I was discussing strategy implementation with a CEO and his leadership team earlier this week. It quickly became clear that their organisation didn’t have anyone focused on developing and overseeing the best way of turning their exciting and ambitious growth strategies into specific initiatives and actions on the ground.

In my book, The CEO’s Strategy Handbook, I interviewed Hugo Reissner, the former CEO of CBR, a $750 million German fashion retailer. Hugo quickly zeroed in on the need to have someone focusing on the connection between the high-level strategy and the detailed, daily operations. Here’s what Hugo said:

By training I am an architect. Between an architect and the craftsmen who will build the final structure that the architect designs is the building contractor. The building contractor – ‘Baumeister’ in German – has a pivotal role to play. In particular, he works out the best way to realise the architect’s vision on the ground.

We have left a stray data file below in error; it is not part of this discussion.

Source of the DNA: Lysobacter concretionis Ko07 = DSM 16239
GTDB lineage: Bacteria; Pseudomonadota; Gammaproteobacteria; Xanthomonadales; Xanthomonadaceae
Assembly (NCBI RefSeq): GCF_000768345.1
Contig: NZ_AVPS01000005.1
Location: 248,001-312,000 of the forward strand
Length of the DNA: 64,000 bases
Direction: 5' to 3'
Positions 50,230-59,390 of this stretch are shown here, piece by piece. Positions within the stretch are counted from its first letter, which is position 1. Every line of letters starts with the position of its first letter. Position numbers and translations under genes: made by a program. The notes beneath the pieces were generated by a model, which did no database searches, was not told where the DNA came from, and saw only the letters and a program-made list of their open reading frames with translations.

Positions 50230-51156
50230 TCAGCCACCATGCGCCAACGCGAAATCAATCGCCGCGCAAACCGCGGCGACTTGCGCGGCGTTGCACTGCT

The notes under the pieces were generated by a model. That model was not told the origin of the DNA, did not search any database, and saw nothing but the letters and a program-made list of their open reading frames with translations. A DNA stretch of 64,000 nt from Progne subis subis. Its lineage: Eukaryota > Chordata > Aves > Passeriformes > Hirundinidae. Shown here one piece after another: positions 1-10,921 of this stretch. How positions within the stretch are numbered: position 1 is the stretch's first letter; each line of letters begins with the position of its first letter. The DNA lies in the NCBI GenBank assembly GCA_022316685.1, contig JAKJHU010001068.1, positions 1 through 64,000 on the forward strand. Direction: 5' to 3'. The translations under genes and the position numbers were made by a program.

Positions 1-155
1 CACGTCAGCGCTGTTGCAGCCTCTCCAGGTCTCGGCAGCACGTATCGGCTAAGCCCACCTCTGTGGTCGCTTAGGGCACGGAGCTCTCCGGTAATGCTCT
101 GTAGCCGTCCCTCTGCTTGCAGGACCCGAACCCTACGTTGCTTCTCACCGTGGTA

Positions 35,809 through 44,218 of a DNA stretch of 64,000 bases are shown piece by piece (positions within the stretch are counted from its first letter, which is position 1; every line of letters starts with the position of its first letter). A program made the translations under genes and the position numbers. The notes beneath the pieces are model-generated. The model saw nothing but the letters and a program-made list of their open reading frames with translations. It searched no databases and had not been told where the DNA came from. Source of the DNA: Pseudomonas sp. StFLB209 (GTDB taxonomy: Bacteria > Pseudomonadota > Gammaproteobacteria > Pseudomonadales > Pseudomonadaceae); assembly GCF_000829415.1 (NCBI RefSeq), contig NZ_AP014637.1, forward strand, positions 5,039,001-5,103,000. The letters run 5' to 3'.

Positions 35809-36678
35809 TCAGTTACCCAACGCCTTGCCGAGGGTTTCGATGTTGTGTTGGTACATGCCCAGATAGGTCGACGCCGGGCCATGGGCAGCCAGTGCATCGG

This means that he must understand and appreciate the architect’s vision and concept, but must also be able to relate to and communicate with the specialists who will actually build the structure.

It is the same with strategy. There is a key role for someone to work with the agreed ideas and work out how they can best be delivered.

I strongly believe that Hugo is right. Most organisations don’t need an army of planners, but there should be someone working on behalf of the CEO who is focused on making the calls about priorities, sequencing and pace of the company’s critical strategic initiatives.

Who is your “Baumeister”?

© Stuart Cross 2012. All rights reserved.